The way we learn history shapes how we think about the present and the future. Consider what most Americans know about Rosa Parks, who died last October at age ninety-two.
In the popular legend, Parks is portrayed as a tired old seamstress in Montgomery, Alabama, who, on the spur of the moment after a hard day at work, decided to resist the city’s segregation law by refusing to move to the back of the bus on December 1, 1955. She is typically revered as a selfless individual who, with one spontaneous act of courage, triggered the bus boycott and became, as she is often called, “the mother of the civil rights movement.”
Although a number of books—including Taylor Branch’s Parting the Waters, Stewart Burns’s Daybreak of Freedom, and Parks’s autobiography, My Story—provide a complete chronicle, most of the obituaries for Parks lacked historical context and trivialized the efforts that it took to destroy Jim Crow.
What’s missing from the popular legend is the reality that Parks was a veteran activist whose defiance of segregation laws was not an isolated incident but a lifelong crusade. Also downplayed is that Parks was part of an ongoing movement whose leaders had been waiting for the right moment to launch a campaign against bus segregation. In hindsight, it may appear that the boycott’s success was inevitable. In fact, its effectiveness was the result of leaders’ decisions about tactics and strategies and their capacity to mobilize thousands of ordinary people in a complex, year-long grassroots challenge to the city’s political and economic establishment.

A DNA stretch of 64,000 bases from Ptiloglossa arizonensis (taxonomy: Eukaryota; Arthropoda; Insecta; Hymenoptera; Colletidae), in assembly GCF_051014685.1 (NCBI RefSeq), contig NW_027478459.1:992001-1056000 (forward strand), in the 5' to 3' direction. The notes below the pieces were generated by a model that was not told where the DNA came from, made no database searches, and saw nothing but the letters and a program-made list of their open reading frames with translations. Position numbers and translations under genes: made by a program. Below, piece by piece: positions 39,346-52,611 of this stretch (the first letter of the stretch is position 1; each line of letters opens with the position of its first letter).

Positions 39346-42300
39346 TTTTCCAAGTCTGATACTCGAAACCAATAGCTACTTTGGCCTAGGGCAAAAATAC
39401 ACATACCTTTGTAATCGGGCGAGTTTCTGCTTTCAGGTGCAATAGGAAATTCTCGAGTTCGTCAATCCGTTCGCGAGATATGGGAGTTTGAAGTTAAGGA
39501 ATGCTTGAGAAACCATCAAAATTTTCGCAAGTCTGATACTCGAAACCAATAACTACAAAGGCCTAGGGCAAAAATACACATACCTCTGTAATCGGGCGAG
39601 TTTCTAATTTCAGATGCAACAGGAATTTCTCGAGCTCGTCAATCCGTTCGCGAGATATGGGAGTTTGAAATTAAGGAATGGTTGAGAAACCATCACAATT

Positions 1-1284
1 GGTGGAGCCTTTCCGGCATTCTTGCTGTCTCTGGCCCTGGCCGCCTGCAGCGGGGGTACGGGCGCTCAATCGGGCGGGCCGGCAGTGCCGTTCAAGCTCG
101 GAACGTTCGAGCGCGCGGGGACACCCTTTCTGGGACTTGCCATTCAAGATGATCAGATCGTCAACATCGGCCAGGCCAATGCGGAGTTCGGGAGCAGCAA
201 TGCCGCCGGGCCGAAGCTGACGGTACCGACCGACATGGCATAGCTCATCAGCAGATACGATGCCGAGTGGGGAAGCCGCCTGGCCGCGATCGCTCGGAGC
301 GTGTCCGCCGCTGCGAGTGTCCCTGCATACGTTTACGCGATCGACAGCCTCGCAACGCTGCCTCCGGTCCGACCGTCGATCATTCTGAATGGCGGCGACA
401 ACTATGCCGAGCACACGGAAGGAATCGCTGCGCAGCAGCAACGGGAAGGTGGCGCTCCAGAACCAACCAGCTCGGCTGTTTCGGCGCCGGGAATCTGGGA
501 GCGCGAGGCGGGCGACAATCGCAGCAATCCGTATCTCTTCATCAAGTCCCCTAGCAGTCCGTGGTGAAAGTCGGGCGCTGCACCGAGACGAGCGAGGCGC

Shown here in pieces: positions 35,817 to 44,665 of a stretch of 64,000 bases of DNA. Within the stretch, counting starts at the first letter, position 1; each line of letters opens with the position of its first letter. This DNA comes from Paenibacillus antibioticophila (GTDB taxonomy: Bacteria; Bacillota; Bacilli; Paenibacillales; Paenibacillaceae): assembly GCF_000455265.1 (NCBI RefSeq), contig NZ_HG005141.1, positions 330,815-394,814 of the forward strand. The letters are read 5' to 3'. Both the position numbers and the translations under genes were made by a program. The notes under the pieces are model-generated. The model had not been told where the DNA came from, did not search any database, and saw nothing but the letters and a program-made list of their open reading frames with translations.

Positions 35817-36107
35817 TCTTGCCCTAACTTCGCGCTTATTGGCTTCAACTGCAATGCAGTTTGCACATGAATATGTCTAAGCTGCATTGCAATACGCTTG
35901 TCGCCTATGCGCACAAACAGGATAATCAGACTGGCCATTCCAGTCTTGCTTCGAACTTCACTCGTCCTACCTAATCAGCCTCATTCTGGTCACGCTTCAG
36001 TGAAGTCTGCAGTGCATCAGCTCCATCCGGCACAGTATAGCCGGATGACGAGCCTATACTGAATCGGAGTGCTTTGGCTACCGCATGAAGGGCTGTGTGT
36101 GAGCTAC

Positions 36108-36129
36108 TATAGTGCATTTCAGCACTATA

Parks recalled, “I had almost a life history of being rebellious against being mistreated because of my color.’’ Discussing her grandfather, Sylvester Edwards, she wrote, “I remember that sometimes he would call white men by their first names, or their whole names, and not say, ‘Mister.’ How he survived doing all those kinds of things, and being so outspoken, talking that big talk, I don’t know, unless it was because he was so white and so close to being one of them.”
In the 1930s, she and her husband, Raymond Parks, a barber, raised money for the defense of the Scottsboro Boys, nine young, black men falsely accused of raping two white women. Involvement in this controversial cause was extremely dangerous for southern blacks.
In 1943, Parks became one of the first women to join the Montgomery chapter of the National Association for the Advancement of Colored People and served for many years as chapter secretary and director of its youth group. In the 1940s and 1950s, the NAACP was considered a radical organization by most southern whites, especially politicians and police officials. Joining the NAACP put its members at risk of losing jobs and being subject to vigilante violence. Also in 1943, Parks made her first attempt to register to vote. Twice she was told she didn’t pass the literacy t...
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